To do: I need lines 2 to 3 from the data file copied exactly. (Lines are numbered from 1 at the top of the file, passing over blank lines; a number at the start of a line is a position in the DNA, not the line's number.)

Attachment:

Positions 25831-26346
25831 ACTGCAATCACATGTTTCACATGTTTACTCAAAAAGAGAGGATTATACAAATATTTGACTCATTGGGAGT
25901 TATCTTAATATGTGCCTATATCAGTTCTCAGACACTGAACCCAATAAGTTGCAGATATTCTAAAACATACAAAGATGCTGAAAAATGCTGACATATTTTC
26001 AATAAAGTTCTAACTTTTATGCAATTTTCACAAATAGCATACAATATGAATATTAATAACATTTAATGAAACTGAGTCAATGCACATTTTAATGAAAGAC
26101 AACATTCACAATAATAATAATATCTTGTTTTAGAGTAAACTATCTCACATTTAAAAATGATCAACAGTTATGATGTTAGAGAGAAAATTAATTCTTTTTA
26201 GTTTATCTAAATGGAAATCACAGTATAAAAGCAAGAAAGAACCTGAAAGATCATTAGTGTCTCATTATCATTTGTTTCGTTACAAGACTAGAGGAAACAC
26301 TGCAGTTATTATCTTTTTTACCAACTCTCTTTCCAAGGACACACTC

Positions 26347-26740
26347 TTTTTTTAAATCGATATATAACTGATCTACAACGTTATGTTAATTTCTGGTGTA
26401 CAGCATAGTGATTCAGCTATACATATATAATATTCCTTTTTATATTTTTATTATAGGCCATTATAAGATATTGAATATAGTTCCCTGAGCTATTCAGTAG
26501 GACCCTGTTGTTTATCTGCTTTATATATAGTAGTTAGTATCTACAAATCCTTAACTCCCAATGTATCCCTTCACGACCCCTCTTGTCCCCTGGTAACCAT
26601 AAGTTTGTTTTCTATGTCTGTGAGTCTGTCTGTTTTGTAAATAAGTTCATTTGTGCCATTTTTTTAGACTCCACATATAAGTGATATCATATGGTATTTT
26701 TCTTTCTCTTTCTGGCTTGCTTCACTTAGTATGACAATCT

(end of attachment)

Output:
25831 ACTGCAATCACATGTTTCACATGTTTACTCAAAAAGAGAGGATTATACAAATATTTGACTCATTGGGAGT
25901 TATCTTAATATGTGCCTATATCAGTTCTCAGACACTGAACCCAATAAGTTGCAGATATTCTAAAACATACAAAGATGCTGAAAAATGCTGACATATTTTC